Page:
Chicago Filmmakers’ housewarming celebration

Rich Moskal at Chicago Filmmakers new home

Rich Moskal at Chicago Filmmakers new home

The ribbon-cutting ceremony for Chicago Filmmakers’ new Edgewater home featured dedications, activities, and hors d’oeuvres on Saturday April 28. It was an exciting chapter in a story that has and will continue to run for years.

The event began with heartfelt introductions from Founder Sgharon Zurek and Executive Director Brenda Webb.

“Chicago Filmmakers has been in the neighborhood for over twenty years,” said Webb, who founded the Reeling Film Festival during her time with the organization. “But it’s really different when you own a building.”

Since 1973, Chicago Filmmakers has been a nonprofit organization dedicated to offering instruction, collaboration, and support to filmmakers of every age and level.

“We’re all grown up,” Webb added, “and while we will continue to serve our constituency — which is the citywide community of independent filmmakers and film-going lovers — we are proud that now we have a civic role in our community.”

The program moved on with congrats from Chicago Film Office Director Rich Moskal, Chicago Fire star Chris Stolte, Alderman Harry Osterman, and Illinois Film Office Director Christine Dudley.

Then the guests mingled into the renovated, two-story brick former firehouse that is now Chicago Filmmakers’ dream come true.

Among them were Chicago International Film Festival Managing Director Vivian Teng, Chicago Underground Film Festival Founder Bryan Wendorf, Media Process Group co-owner and award-winning documentarian Bob Hercules, Chicks That Pitch founder Erica Mauldin, Über Critic Patrick McDonald, and a whole lot of firefighters who seemed truly psyched that the organization moved into one of their former Engine Companies.

A few of the guests at the Chicago Filmmakers Ribbon-Cutting Celebration
A few of the guests at the Chicago Filmmakers Ribbon-Cutting Celebration

Chicago Filmmakers’ new facility includes a large monitor in an open viewing space on the first floor, and a production studio and post-production suite on the second.

Besides nibbling from an expansive buffet and sipping champagne, people were invited to take part in a live taping of a scripted television show, complete with cameras and a director.

Guests enjoy the second floor production studio
Guests enjoy the second floor production studio

“Chicago Filmmakers has always been cool,” says Moskal. “But for them to have such a beautiful, permanent home … it’s a testament to not only their longevity but also to their role in creating a film community in Chicago.”

Indeed, the structure may be new; but the people who will use it have been together for years.

Salvatore Consalvi became active with the organization nearly a decade ago, when his career as an environmental geologist led him into filmmaking.

“I returned from deep field work in Antarctica with four years of footage and had no idea what to do with it,” he says. “So I came here and started taking classes.”

While working on what would become his first documentary, Consalvi met Bridget Timmerman, a fellow student who invited him to collaborate on an interview with an Oglala Lakota Medicine Man named Sidney Hasnohorses.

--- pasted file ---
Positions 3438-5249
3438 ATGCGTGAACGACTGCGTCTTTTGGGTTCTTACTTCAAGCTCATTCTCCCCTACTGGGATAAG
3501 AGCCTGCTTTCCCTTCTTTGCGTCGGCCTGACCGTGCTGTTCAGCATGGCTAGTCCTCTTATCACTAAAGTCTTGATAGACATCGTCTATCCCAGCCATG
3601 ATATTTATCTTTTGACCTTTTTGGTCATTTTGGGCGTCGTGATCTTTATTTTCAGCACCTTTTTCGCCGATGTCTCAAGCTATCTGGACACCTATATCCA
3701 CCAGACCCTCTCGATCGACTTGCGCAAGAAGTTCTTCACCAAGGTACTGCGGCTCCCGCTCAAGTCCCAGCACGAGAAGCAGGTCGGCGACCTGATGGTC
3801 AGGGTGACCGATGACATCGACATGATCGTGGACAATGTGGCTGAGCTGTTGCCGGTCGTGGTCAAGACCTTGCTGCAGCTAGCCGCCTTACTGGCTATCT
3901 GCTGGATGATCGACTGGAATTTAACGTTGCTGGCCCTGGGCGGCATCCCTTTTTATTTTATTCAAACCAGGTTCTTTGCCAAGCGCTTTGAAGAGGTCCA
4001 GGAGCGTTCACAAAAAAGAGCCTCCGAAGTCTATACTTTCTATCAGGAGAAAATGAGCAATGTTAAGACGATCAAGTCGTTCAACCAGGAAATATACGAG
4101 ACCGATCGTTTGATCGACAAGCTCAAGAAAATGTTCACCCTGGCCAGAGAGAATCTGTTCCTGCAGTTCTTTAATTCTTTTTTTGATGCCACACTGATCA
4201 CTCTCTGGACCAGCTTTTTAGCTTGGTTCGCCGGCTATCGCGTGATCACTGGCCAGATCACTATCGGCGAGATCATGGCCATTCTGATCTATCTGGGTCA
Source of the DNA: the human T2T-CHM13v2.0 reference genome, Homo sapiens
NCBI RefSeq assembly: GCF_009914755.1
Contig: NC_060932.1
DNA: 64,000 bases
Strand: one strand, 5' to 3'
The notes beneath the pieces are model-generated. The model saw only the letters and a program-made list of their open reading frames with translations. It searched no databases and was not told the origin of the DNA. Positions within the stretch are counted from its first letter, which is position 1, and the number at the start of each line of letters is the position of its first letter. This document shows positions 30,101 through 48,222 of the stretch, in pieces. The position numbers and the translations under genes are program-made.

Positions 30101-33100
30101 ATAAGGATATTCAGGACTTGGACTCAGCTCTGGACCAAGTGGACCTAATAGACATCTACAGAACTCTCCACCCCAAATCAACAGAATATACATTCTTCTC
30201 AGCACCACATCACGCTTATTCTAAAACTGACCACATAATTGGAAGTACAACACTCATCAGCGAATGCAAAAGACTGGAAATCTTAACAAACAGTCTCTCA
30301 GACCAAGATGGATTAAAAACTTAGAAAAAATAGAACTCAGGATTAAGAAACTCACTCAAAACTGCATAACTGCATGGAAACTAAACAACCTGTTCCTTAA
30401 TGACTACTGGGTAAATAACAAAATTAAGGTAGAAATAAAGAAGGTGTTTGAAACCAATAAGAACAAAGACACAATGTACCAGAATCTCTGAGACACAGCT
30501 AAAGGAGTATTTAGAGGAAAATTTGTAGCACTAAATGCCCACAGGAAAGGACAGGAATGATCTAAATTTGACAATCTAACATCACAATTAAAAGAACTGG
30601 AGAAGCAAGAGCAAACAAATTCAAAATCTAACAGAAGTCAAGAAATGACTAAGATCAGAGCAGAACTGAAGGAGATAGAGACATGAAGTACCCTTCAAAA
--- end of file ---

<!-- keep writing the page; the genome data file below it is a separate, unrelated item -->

During the interview, Consalvi learned that, years ago, the U.S. Government had essentially “taken all the Lakota’s horses” through legislation known as The Pony Act and afterwards “changed the name of Sid’s ancestors to Hasnohorses.”

Consalvi was so impressed with the Medicine Man that he decided to extend the project into a feature documentary. Chicago Filmmakers has become the film’s fiscal sponsor.

“Now people can donate to the film,” explains Consalvi. “Chicago Filmmakers is a 501(c)(3) and they manage the money that comes through.”

 

 

The firehouse faces busy Ridge Ave. traffic in front and tranquil Edgewater streets out back. For Joseph Louis — who has “made probably 400 movies” as an instructor for students at Chicago Filmmakers — this location is perfect.

“We used to venture into downtown Andersonville all the time, and there are just so many ways to shoot the same locations,” he says. “Here, we get to do the same thing, but we have a brand new facility — way more square footage, way more diversity of environments — and there’s more for the students to actually photograph and use in their movies.”

April Gary
April Gary

Among those taking advantage of his experience is April Gary, a writer, performer, and filmmaker who recently moved to Chicago from L.A. She intends to make a film out of a play named, Tapestry, A Modern Tale in Ancient Times.

“It’s about this ancient woman,” explains Gary. “She lives ten lifetimes, so it’s ten different people, in different parts of the world, and she tells this history story.”

Louis is helping Gary with “all the components of filmmaking.”

“Meeting the right people, understanding the players, getting the right crew, getting the funding,” she says. “Joseph is helping me make this come to life.”

Gary wrote Tapestry as a spoken word poem. It has since become a musical that has played in both L.A. and Chicago. At the ribbon-cutting ceremony, she recited the opening lines:

“I’ve created for you a quilt of time.
Its pieces are stitched with history’s threads.
I’ve sewn together lost stories of old and legends you’ve never read…

 

To learn what happens next, stay tuned to Chicago Filmmakers.

 
Check out Reel Chicago’s photo album of the ribbon-cutting celebration here.
Contact Editor Dan Patton at dan@reelchicago.com.

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